When we do nothing to be ashamed of, when everything is going along according to our wishes, we dare to believe that nothing could make us fall. We forget our own nothingness and our utter weakness. We make the most delightful protestations that we are ready to die rather than to allow ourselves to be conquered. We see a splendid example of this in St. Peter, who told our Lord that although all others might be scandalized in Him, yet he would never deny Him.

Alas! To show him how man, left to himself, is nothing at all, God made use, not of kings or princes or weapons, but simply of the voice of a maidservant, who even appeared to speak to him in a very indifferent sort of way. A moment ago, he was ready to die for Him, and now Peter protests that he does not even know Him, that he does not know about whom they are speaking. To assure them even more vehemently that he does not know Him, he swears an oath about it. Dear Lord, what we are capable of when we are left to ourselves!

There are some who, in their own words, are envious of the saints who did great penances. They believe that they could do as well. When we read the lives of some of the martyrs, we would, we think, be ready to suffer all that they suffered for God; the moment is shortlived, we say, for an eternity of reward. But what does God do to teach us to know ourselves or, rather, to know that we are nothing? This is all He does: He allows the Devil to come a little closer to us. Look at this Christian who a moment ago was quite envious of the hermit who lived solely on roots and herbs and who made the stern resolution to treat his body as harshly. Alas! A slight headache, a prick of a pin, makes him, as big and strong as he is, sorry for himself. He is very upset. He cries with pain. A moment ago he would have been willing to do all the penances of the anchorites--and the merest trifle makes him despair!

Look at this other one, who seems to want to give his whole life for God, whose ardor all the torments there are cannot damp. A tiny bit of scandalmongering ... a word of calumny ... even a slightly cold reception or a small injustice done to him ... a kindness returned by ingratitude ... immediately gives birth in him to feelings of hatred, of revenge, of dislike, to the point, often, of his never wishing to see his neighbor again or at least of treating him coldly with an air which shows very plainly what is going on in his heart. And how many times is this his waking thought, just as it was the thought that almost prevented him from sleeping? Alas, my dear brethren, we are poor stuff, and we should count very little upon our good resolutions!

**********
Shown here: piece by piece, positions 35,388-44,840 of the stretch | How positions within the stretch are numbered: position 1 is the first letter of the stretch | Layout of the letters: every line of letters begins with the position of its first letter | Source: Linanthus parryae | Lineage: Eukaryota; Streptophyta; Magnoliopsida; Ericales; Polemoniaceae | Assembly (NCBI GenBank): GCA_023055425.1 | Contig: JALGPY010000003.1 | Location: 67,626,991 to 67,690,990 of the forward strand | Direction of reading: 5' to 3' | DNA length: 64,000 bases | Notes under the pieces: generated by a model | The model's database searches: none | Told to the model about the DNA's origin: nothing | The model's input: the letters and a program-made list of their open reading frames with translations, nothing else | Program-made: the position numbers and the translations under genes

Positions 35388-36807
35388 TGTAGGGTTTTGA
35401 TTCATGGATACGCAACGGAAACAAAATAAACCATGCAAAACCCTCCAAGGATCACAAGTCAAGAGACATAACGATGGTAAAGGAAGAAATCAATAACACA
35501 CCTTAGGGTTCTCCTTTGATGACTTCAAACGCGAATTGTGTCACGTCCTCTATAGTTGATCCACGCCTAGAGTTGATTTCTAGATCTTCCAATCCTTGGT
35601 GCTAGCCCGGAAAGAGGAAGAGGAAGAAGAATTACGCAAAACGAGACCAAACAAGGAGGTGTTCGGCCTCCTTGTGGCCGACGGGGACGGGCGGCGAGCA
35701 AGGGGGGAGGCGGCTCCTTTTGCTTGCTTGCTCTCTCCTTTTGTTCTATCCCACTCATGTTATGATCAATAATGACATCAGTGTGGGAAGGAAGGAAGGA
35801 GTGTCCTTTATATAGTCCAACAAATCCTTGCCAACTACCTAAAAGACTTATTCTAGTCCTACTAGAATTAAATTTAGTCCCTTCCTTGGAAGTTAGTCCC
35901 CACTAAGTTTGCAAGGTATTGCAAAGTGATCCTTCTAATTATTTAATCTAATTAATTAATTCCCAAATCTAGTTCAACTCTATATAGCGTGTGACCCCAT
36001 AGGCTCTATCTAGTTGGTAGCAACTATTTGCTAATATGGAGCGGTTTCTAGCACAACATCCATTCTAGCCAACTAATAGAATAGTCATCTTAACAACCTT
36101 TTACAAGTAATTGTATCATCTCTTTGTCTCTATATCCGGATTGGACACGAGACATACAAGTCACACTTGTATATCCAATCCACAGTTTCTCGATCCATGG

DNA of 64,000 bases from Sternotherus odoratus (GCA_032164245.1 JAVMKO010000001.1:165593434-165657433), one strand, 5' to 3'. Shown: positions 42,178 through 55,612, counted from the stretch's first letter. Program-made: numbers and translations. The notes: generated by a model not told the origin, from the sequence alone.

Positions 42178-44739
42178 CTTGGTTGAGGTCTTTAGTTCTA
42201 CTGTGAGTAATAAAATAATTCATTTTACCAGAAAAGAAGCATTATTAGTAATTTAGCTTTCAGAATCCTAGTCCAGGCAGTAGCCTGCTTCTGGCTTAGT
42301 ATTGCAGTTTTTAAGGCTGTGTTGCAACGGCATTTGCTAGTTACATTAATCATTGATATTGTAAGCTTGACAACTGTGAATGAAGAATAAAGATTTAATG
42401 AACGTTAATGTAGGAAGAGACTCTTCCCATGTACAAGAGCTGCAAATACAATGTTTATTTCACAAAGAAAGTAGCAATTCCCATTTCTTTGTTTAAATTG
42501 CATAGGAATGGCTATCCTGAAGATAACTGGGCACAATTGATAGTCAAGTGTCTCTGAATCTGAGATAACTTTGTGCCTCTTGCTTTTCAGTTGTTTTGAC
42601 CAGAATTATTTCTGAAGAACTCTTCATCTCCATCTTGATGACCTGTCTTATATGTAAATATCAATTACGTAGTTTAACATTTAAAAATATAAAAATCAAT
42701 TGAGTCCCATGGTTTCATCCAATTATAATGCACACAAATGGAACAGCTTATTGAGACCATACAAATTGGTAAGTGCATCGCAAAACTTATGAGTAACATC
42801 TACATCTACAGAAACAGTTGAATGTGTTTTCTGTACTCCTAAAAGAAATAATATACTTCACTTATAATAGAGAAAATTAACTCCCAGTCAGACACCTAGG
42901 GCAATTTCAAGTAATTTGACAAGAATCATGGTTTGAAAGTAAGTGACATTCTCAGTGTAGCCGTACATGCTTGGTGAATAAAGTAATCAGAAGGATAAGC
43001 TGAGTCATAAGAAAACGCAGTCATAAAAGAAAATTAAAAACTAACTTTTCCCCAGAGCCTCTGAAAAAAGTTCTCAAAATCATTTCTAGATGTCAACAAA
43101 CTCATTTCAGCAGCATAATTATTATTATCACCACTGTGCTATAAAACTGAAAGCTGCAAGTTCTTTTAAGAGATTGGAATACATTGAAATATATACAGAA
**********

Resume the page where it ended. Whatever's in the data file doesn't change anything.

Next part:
Whom does the devil pursue most? Perhaps you are thinking that it must be those who are tempted most; these would undoubtedly be the habitual drunkards, the scandalmongers, the immodest and shameless people who wallow in moral filth, and the miser, who hoards in all sorts of ways. No, my dear brethren, no, it is not these people. On the contrary, the Devil despises them, or else he holds onto them, lest they not have a long enough time in which to do evil, because the longer they live, the more their bad example will drag souls into Hell. Indeed, if the Devil had pursued this lewd and shameless old fellow too closely, he might have shortened the latter's life by fifteen or twenty years, and he would not then have destroyed the virginity of that young girl by plunging her into the unspeakable mire of his indecencies; he would not, again, have seduced that wife, nor would he have taught his evil lessons to that young man, who will perhaps continue to practice them until his death. If the Devil had prompted this thief to rob on every occasion, he would long since have ended on the scaffold and so he would not have induced his neighbor to follow his example. If the Devil had urged this drunkard to fill himself unceasingly with wine, he would long ago have perished in his debaucheries, instead of which, by living longer, he has made many others like himself. If the Devil had taken away the life of this musician, of that dancehall owner, of this cabaret keeper, in some raid or scuffle, or on any other occasion, how many souls would there be who, without these people, would not be damned and who now will be) St. Augustine teaches us that the Devil does not bother these people very much; on the contrary, he despises them and spits upon them.

So, you will ask me, who then are the people most tempted? They are these, my friends; note them carefully. The people most tempted are those who are ready, with the grace of God, to sacrifice everything for the salvation of their poor souls, who renounce all those things which most people eagerly seek. It is not one devil only who tempts them, but millions seek to entrap them. We arc told that St. Francis of Assisi and all his religious were gathered on an open plain, where they had built little huts of rushes. Seeing the extraordinary penances which were being practiced, St. Francis ordered that all instruments of penance should be brought out, whereupon his religious produced them in bundles. At this moment there was one young man to whom God gave the grace to see his Guardian Angel. On the one side he saw all of these good religious, who could not satisfy their hunger for penance, and, on the other, his Guardian Angel allowed him to see a gathering of eighteen thousand devils, who were holding counsel to see in what way they could subvert these religious by temptation. One of the devils said: "You do not understand this at all. These religious are so humble; ah, what wonderful virtue, so detached from themselves, so attached to God! They have a superior who leads them so well that it is impossible to succeed in winning them over. Let us wait until their superior is dead, and then we shall try to introduce among them young people without vocations who will bring about a certain slackening of spirit, and in this way we shall gain them."